Pages

Friday, March 11, 2011

Things I Have In Common With Warren Buffett -- Exhibit A

We've both been interviewed by Furniture Today. Buffett owns a furniture store, too. Sorry, Warren; they wanted my opinion five years ago.



Poor Warren. Wandering the earth for all those years, burdened with all that money, and it took him decades to work up the nerve to finally admit to himself that no man can be happy without his own furniture business.

Anyway, I have two terrible, dark secrets to reveal. You guys won't tell anyone, will you? I sorta not-quite knew Eliot and Barry Tatelman, the brothers that inherited the business Buffett bought from them. Twenty-five years ago they were going through some sort of midlife crisis and were taking drum lessons from a friend of mine in Hopkinton, Mass. I was young and trying to make half my living playing music at the time. I was playing bass with anyone that had paying gigs. If you play the bass and sing a little, you can always work. There was an open mike night at Liam's Irish Tavern in Framingham on Mondays, and I never could find work on Monday nights anyway, and the dissolute and mildly skeevy fellow that ran it needed a "house band" to play with all the flotsam and jetsam that came in. I'd been playing weddings in Connecticut with him for some reason or other, and he asked me to do it. For no money, just free drinks. I told him I knew the bartender and got free drinks already. He said all the other guys did it for free. I said to have fun with all the other guys. I knew he was getting paid.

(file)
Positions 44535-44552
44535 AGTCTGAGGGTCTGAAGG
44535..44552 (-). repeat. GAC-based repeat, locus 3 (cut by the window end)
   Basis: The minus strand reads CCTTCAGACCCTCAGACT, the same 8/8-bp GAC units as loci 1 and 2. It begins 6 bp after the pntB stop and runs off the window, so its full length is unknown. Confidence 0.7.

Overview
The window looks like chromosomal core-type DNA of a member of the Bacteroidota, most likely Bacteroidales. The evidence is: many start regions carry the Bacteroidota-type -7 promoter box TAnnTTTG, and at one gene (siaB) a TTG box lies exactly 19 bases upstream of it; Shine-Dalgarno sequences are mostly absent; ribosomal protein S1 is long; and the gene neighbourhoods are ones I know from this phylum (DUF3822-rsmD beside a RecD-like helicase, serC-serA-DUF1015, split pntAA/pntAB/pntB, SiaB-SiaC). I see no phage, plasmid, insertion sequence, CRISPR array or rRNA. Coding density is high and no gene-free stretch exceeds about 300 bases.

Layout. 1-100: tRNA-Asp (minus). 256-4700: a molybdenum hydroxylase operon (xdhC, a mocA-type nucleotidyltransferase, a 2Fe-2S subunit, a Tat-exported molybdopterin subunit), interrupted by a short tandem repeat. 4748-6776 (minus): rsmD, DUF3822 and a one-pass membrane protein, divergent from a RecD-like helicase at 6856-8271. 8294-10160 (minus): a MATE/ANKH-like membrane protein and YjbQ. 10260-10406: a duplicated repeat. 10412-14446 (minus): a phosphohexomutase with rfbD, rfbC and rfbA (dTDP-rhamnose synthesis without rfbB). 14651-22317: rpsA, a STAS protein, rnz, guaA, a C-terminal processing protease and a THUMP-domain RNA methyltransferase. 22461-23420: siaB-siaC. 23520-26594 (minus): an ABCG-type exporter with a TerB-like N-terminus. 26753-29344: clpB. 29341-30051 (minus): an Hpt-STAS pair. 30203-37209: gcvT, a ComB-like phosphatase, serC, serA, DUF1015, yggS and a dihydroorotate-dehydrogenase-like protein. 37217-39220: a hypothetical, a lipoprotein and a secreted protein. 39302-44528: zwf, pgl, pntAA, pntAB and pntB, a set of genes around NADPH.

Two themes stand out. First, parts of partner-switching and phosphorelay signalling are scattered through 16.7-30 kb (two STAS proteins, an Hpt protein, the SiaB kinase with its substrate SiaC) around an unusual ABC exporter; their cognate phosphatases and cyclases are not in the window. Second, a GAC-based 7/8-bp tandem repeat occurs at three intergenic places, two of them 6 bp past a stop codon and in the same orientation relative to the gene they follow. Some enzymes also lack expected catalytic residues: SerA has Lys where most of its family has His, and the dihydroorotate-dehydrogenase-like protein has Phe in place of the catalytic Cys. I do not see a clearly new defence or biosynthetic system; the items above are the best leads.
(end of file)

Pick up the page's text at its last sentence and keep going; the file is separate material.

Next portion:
We hit on a solution. He desperately needed someone to bring a drum set. If he allowed an amateur to bring a drum set, he'd have to let him play all night, and anyone that would haul an entire trap set up those stairs for no money would surely be awful and make for a long night for everybody else. So a friend who played drums gave me the remains of an old cheap red sparkle drum set he hadn't used since the British Invasion, and I hauled it into Liam's on Mondays, and later I bought a real drum set at Jack's across from Berklee, and took a few drum lessons from that fellow I told you about that mostly took care of horses but taught drums on the side. 

I've been haunted by the specter of these two unholy secrets my whole life. I must come clean.

A. I'm sorry fellows, but Jay lied when he told you no one was getting paid; he paid me fifty bucks to bring those drums and play maybe two or three songs on them and then drink for free and play darts all night, and I'm not even a drummer. But I couldn't tell anyone I was getting paid. I was just like Arianna Huffington, only I don't think she even owns drums.

B. Hey, Eliot and Barry: that guy was charging you triple what he charged me.

No comments: